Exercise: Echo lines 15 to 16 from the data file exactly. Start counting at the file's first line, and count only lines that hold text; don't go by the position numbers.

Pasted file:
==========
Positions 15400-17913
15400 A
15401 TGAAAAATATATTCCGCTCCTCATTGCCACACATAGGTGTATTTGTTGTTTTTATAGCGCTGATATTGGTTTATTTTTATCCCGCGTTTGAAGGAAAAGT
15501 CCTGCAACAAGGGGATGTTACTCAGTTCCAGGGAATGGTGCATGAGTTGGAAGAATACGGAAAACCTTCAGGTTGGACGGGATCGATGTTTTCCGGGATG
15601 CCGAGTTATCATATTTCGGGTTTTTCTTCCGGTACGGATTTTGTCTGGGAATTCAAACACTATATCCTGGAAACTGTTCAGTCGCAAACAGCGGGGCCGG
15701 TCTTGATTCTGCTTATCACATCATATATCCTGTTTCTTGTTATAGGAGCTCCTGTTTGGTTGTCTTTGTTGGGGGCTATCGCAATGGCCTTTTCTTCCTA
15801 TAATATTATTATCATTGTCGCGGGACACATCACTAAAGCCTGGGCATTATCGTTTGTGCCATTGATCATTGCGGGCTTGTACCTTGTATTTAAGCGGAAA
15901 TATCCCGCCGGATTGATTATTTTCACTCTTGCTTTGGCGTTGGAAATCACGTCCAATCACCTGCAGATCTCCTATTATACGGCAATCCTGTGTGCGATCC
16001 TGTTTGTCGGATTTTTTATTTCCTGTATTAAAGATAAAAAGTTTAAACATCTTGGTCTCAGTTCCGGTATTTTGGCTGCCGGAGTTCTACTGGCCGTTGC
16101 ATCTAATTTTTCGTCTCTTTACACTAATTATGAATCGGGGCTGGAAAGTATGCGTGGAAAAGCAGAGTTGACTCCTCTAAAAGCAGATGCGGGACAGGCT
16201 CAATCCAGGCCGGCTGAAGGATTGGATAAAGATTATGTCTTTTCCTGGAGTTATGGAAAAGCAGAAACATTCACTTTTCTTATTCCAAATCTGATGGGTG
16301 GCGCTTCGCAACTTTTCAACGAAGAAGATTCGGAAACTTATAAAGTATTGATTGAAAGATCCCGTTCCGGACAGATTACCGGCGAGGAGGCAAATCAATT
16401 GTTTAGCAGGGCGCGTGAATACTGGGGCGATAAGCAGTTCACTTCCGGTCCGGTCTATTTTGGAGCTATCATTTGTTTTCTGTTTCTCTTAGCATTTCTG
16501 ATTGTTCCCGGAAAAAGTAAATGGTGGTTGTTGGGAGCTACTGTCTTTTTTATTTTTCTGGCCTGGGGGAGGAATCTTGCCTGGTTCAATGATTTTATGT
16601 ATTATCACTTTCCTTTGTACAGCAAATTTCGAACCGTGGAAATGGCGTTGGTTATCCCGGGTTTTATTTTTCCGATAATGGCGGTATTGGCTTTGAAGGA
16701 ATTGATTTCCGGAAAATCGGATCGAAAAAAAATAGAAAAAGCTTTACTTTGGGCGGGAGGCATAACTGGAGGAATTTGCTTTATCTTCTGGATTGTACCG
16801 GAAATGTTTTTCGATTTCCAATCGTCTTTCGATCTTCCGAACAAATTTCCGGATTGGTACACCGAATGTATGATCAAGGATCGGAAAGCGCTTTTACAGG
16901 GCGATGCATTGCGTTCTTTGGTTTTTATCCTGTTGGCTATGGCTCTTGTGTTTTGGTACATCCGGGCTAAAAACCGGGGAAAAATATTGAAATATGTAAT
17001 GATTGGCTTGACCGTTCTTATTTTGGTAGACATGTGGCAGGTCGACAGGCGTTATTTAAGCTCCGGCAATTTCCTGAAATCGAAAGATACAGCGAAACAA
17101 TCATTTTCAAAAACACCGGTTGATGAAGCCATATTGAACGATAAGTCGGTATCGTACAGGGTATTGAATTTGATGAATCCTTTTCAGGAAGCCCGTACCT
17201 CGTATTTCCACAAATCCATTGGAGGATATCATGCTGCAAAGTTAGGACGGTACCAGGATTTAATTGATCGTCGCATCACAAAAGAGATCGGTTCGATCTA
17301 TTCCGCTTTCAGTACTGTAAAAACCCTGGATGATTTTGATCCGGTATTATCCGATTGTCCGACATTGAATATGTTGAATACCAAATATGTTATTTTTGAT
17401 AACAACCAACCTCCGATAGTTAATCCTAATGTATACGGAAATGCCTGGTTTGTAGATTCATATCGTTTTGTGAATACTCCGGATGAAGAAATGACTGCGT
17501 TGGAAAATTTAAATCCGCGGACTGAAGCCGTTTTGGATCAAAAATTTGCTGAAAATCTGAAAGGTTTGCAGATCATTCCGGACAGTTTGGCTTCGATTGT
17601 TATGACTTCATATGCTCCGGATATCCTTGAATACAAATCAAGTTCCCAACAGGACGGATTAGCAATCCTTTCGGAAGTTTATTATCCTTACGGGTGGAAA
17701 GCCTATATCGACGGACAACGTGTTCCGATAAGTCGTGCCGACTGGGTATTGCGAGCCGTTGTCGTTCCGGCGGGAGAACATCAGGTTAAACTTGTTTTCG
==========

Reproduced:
16601 ATTATCACTTTCCTTTGTACAGCAAATTTCGAACCGTGGAAATGGCGTTGGTTATCCCGGGTTTTATTTTTCCGATAATGGCGGTATTGGCTTTGAAGGA
16701 ATTGATTTCCGGAAAATCGGATCGAAAAAAAATAGAAAAAGCTTTACTTTGGGCGGGAGGCATAACTGGAGGAATTTGCTTTATCTTCTGGATTGTACCG